The Duo Balagueró - Plaza is Back with [REC] 2 to Strike Terror in Fans’ Hearts
[REC] 2 [+see also:
film profile] picks up where the first episode, [REC] [+see also:
interview: Jaume Balagueró, Paco Plaza
interview: Julio Fernández
film profile] left off: the authorities have lost contact with the people trapped in the infected building where firemen had arrived in the middle of the night to free a woman stuck in her apartment. Angela, the reporter from the show “While You Sleep”, had tagged along with her cameraman Pablo.
A terrified Angela (Manuela Velasco) is now fighting for her life in the dark, trying to escape something trying to drag her off. A special SWAT team has just arrived on the scene to face a new night of horror. Along with the audience.
Jaume Balagueró and Paco Plaza, fast-rising talents of the fantasy genre, team up once more for the sequel-by-popular-demand to the film that became a runaway hit in 2007 after bowing at the Venice Film Festival. The two directors swear that the second episode was spawned by the audience of the first, who came up with suggestions and observations and noticed details of which Balagueró and Plaza were barely aware until the audience response opened their eyes. You could say [REC] “grew” thanks to the contribution of the horror film fan community (mainly Spanish, but not exclusively) until it “blew up” into [REC] 2.
With the first [REC] the two filmmakers had tried to shake up the genre. Balagueró had an acclaimed first feature under his belt, The Nameless (1999), a second film that was an even bigger hit, Darkness [+see also:
film profile] (2002) and an ‘American phase’, in horror, of course, with Fragile [+see also:
film profile], while Plaza had won recognition in 2002 at his debut with Second Name, segueing into the horror thriller with Romasanta: The Werewolf, distributed worldwide in 2003.
Clearly, projects for an international audience that loves the kind of tales that scare the wits out of you, with all the gory details. Cinema that pays homage to the all-time horror meisters, from Tod Browning to George A Romero and Sam Raimi.
What made [REC] such a sensation was the directors’ decision to shoot the whole film with the digital television camera used by the TV crew that experiences the film’s bloodcurdling story firsthand, the idea being to involve the viewer and suck him or her into the scene by way of a fake TV news story. Original it wasn’t, considering the precedent set by The Blair Witch Project, but the effectiveness of “live” horror was inarguable.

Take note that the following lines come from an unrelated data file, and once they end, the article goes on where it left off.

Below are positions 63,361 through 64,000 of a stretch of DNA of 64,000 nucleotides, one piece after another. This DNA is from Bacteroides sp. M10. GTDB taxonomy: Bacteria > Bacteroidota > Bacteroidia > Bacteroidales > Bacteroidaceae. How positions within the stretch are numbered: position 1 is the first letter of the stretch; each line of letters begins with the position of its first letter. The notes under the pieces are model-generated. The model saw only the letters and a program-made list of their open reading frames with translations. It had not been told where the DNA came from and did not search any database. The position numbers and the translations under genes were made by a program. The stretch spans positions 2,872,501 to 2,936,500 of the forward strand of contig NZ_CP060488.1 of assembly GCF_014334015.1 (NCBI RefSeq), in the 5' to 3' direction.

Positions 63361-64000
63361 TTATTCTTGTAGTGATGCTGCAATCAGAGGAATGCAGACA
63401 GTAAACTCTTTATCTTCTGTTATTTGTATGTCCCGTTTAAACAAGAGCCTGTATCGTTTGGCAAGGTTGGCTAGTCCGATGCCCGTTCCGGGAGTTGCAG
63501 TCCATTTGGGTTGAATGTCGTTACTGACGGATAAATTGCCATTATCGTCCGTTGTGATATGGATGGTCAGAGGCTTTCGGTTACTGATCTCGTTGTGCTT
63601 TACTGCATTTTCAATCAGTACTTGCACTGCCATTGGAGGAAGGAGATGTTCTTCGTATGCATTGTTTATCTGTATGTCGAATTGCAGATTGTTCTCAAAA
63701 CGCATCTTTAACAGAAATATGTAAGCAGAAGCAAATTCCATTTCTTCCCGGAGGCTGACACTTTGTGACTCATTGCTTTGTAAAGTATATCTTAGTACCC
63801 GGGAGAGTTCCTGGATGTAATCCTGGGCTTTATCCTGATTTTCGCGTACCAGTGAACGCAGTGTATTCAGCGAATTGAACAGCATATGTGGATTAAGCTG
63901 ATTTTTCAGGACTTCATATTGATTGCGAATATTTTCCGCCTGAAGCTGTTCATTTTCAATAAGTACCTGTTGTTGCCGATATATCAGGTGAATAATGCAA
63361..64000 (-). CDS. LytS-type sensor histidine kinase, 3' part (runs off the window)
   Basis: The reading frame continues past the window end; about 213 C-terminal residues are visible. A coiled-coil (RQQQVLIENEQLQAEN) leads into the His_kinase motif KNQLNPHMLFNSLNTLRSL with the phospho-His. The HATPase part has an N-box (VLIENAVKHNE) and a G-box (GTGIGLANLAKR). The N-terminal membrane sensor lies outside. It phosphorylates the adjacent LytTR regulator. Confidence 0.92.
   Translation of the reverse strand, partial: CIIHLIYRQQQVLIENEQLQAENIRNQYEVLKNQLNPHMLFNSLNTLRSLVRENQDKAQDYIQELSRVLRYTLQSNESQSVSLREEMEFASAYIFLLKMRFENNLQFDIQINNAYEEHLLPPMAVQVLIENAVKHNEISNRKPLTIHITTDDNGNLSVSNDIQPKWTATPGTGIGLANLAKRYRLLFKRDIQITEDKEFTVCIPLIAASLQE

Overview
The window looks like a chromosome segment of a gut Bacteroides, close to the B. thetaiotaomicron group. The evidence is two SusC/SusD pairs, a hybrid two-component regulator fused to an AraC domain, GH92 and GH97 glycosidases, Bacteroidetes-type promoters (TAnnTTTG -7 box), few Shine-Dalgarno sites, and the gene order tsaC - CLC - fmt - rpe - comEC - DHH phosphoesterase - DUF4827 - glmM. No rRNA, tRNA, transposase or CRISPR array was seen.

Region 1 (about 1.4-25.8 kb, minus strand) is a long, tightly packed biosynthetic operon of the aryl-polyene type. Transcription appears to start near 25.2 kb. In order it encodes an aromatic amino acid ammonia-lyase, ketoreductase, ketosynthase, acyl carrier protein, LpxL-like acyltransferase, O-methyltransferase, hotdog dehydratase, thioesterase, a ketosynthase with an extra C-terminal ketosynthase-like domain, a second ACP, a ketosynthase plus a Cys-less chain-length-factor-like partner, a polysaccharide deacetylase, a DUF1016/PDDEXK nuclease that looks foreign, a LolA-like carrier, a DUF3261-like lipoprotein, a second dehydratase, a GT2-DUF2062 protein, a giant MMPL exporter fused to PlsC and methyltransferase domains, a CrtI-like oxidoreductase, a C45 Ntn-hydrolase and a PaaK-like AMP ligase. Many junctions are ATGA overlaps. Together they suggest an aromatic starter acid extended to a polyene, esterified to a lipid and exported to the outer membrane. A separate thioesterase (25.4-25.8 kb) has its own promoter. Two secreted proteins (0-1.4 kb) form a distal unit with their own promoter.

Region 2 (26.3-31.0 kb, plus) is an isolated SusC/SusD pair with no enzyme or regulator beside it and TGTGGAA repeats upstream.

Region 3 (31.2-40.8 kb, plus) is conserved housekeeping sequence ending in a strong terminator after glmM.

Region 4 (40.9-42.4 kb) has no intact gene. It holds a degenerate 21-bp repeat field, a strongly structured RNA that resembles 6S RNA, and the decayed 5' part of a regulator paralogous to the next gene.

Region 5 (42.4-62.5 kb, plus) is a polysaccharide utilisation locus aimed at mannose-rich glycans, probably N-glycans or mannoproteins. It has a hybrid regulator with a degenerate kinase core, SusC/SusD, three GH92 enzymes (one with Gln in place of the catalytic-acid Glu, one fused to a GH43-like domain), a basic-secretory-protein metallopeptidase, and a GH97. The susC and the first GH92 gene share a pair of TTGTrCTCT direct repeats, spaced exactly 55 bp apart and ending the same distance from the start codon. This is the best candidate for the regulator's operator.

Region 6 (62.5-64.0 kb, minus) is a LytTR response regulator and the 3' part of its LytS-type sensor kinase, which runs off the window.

The plot of the first episode wasn’t too original either, but it has evolved and acquired all sorts of clever twists in the sequel [REC] 2 (the English launch labels it "Fear revisited"). This time the eye behind the camera is multiplied: in the first part of the film the images reach us from the TV camera of a member of the SWAT team, Rosso (played by the cinematographer Pablo Rosso himself, who is obviously off-camera for every frame); later they come from a video camera wielded by three kids who have sneaked into the doomed building as a prank.
The shift in viewpoint gives the film a greater breadth than its predecessor, and even the script is somewhat more complex. The horrifying niña Medeiros who dominates the first episode here reveals all her monstrosity, in a crescendo of horror that nods to and outright loots the zombie sub-genre, the demonic possession tack and the endemic killer virus angle. Surprise ending that suggests a REC 3 is in the offing, with the virus from hell breaking out of the building…Forewarned is forearmed.
The film is set to open in Spain on October 9. In Italy it will be distributed by Mediafilm in January 2010.
(Translated from Italian)
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